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Deduction of Avogadro number

↪ It is deduced from Avogadro law that 1 g molecular mass of each of the ideal gases occupies same volume at NTP which is 22.4 L.
↪ This volume is molar volume.

↪ Avogadro hypothesis states that equal volumes of all the gases contain same number of molecules at the same temperature and pressure.
↪ A molar volume contains same number of molecules and this constant number is Avogadro number.

 Deduction of Avogadro number

Consider H2 gas to deduce the number.
Molecular mass of H2 = 2 and 1 g molecular mass of H2 = 2 g.
Let w - mass of H atom and 2w is the mass of H2 molecule.

i.e. 2 wg contain 1 molecules of H2
2 g contain 1/w molecules of H2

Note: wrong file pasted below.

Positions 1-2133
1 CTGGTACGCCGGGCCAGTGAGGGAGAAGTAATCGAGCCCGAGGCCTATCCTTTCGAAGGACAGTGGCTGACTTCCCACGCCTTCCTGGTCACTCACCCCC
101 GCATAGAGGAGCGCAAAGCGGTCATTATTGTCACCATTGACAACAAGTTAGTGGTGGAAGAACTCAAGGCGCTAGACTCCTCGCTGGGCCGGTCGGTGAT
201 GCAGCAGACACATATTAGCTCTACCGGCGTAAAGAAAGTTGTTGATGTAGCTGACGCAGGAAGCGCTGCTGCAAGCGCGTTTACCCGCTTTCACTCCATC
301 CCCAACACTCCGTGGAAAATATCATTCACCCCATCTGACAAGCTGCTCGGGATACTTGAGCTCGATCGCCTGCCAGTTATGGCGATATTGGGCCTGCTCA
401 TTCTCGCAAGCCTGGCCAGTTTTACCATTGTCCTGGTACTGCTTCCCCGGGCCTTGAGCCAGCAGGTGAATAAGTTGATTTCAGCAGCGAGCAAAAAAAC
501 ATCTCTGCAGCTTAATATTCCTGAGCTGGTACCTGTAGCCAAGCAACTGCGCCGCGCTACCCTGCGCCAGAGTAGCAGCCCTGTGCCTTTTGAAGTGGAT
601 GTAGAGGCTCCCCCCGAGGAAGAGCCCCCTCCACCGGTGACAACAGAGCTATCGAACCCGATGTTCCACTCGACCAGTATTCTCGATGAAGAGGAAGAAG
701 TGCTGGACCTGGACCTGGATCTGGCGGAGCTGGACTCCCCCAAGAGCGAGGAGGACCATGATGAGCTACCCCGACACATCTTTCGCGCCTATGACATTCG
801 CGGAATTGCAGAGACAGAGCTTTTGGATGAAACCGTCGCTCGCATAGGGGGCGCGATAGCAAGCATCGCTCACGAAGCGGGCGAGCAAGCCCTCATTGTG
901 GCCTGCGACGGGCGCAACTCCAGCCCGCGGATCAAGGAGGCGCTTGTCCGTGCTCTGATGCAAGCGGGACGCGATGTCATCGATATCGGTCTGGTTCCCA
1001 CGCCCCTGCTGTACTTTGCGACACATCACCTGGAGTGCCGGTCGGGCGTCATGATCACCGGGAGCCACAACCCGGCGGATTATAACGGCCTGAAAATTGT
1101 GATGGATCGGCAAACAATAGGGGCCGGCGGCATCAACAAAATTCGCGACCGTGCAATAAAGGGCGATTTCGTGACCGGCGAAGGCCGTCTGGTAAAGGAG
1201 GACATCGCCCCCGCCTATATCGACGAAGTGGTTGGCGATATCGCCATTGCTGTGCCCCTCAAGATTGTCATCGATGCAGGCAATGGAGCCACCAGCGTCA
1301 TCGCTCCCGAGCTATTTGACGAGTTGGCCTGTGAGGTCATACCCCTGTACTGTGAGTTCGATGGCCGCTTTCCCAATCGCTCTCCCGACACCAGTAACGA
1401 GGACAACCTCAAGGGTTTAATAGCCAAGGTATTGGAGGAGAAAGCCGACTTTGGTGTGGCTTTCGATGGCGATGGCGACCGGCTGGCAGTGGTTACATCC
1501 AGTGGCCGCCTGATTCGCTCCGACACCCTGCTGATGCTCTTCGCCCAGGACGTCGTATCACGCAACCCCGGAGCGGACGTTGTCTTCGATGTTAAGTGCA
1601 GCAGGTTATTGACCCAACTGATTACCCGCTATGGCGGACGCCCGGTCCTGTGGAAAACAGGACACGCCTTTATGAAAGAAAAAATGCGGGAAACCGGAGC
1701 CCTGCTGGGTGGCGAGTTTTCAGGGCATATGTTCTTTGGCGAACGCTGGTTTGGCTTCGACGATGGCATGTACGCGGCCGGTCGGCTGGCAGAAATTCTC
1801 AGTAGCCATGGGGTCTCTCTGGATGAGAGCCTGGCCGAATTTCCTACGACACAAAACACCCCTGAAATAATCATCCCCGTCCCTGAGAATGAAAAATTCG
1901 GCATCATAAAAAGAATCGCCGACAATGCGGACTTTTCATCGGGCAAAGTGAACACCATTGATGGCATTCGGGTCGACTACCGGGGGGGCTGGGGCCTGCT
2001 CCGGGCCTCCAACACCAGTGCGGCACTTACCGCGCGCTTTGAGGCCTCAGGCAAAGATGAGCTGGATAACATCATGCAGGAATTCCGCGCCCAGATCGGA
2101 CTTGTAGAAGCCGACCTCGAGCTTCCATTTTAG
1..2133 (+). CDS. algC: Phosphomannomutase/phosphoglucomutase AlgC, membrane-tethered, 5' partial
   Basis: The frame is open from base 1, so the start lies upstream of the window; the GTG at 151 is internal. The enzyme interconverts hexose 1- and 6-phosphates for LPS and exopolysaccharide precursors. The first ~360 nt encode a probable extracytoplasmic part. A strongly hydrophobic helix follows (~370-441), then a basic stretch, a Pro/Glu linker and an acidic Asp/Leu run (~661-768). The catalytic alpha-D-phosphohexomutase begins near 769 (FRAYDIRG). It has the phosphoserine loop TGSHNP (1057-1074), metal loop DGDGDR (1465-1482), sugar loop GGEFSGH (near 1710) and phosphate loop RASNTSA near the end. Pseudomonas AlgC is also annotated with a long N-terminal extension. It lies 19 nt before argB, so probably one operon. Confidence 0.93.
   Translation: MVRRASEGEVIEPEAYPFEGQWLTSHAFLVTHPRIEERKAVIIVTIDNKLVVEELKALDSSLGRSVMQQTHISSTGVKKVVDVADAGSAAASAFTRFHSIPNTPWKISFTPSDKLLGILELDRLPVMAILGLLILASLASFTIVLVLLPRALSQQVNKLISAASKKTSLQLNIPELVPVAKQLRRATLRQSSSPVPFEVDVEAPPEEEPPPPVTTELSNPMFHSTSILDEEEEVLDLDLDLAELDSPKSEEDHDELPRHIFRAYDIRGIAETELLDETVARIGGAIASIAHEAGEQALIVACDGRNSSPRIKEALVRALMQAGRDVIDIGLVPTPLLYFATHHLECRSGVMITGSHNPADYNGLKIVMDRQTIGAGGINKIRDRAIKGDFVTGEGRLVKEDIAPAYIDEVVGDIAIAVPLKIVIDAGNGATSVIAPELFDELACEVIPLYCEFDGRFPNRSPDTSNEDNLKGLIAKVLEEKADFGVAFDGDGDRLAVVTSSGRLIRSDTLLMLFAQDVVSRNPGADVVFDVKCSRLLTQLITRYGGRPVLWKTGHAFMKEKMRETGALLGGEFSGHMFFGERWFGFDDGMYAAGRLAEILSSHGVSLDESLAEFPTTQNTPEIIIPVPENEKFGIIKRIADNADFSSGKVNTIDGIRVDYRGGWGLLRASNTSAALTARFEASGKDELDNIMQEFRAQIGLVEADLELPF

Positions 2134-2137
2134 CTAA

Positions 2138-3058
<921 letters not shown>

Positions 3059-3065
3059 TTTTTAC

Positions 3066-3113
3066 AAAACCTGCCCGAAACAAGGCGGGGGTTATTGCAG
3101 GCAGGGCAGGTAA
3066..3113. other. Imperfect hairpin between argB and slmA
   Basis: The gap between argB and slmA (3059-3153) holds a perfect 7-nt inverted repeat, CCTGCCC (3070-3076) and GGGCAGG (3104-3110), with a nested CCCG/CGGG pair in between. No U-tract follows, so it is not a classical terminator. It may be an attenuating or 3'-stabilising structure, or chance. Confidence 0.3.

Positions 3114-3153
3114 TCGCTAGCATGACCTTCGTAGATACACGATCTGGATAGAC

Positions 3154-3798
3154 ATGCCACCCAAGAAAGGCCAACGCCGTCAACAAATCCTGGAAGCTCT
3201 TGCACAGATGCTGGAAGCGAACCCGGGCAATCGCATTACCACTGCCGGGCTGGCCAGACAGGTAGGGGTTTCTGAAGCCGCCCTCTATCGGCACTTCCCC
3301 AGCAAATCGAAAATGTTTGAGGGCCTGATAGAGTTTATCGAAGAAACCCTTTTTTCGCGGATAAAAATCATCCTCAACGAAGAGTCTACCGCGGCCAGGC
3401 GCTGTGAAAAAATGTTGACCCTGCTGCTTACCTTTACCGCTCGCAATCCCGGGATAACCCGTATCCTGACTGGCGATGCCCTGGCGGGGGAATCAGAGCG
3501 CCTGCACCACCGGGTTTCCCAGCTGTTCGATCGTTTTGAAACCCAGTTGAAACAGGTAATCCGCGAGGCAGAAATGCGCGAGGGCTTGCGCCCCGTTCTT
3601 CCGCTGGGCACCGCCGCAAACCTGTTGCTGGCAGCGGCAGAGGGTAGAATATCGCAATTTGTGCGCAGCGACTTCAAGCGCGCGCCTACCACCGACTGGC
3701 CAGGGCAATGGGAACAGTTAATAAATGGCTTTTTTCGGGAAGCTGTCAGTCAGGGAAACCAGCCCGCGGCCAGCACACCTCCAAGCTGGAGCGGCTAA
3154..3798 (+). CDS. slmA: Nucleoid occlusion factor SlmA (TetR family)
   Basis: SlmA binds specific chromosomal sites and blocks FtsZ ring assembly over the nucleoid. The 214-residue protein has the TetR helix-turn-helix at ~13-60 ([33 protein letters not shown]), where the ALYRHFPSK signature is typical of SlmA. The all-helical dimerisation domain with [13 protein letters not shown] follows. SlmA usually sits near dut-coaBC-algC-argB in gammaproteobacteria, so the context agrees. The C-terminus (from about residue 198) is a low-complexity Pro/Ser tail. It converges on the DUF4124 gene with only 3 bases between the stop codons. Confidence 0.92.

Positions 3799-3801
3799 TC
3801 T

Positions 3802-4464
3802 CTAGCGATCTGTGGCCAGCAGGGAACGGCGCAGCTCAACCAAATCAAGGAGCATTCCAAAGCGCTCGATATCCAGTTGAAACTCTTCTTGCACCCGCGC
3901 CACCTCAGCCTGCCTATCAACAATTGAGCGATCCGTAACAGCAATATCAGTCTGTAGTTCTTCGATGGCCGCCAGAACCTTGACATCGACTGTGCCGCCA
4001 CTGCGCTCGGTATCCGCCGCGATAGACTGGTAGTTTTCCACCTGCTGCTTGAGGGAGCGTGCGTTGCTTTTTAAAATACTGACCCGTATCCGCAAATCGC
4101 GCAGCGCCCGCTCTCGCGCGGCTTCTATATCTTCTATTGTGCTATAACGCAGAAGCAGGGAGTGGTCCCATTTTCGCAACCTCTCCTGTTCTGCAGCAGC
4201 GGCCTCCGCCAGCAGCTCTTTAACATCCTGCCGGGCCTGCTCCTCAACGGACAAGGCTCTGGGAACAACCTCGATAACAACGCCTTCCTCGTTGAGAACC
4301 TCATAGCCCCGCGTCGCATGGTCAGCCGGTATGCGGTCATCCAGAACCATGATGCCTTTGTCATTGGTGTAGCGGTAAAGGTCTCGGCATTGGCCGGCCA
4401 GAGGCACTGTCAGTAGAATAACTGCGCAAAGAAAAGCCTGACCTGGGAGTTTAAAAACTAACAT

i.e., 1 g mol of H2 contains 1/w molecules of H2 and it is constant number not only for H2 but for all gases.

This constant number of molecules is Avogadro number, which is calculated as,

i.e., molar volume of 1 g mol of any gas contains Avogadro number of molecules
6.023 x 1023 molecules.

 Molecular of a Compound from its Volumetric Composition

↪ The molecular formula of some compound gases can be deduced from the law.

Let us deduce the formula of steam.

Consider: Hydrogen + Oxygen = Steam

It is observed by experiment that 

↪ 2 volumes of Hydrogen + 1 volume of Oxygen = 2 volumes of steam
Let, 1 Volume of gas contain n molecules of it. Then by Avogadro's hypothesis:
2n molecules of H2 + n molecules of O2 = 2n molecules of steam
or, 1 molecule of H2 + 1/2 molecule of O2 = 1 molecule of steam

It has been deduced with reference to hydrogen that elementary gases are diatomic.
↪ 1 molecule of hydrogen contains 2 atoms of hydrogen and 1/2 molecule of oxygen contains 1 atom of oxygen.

Therefore, simple formula for steam is H2O and the molecular formula (H2O)n where n is small integer.

The vapor density of steam is 9, hence its molecular weight is 18.
Therefore, for 
(H2O)n ⇒ (2+16)n = 18 and n=1.

Hence, molecular formula for steam is H2O.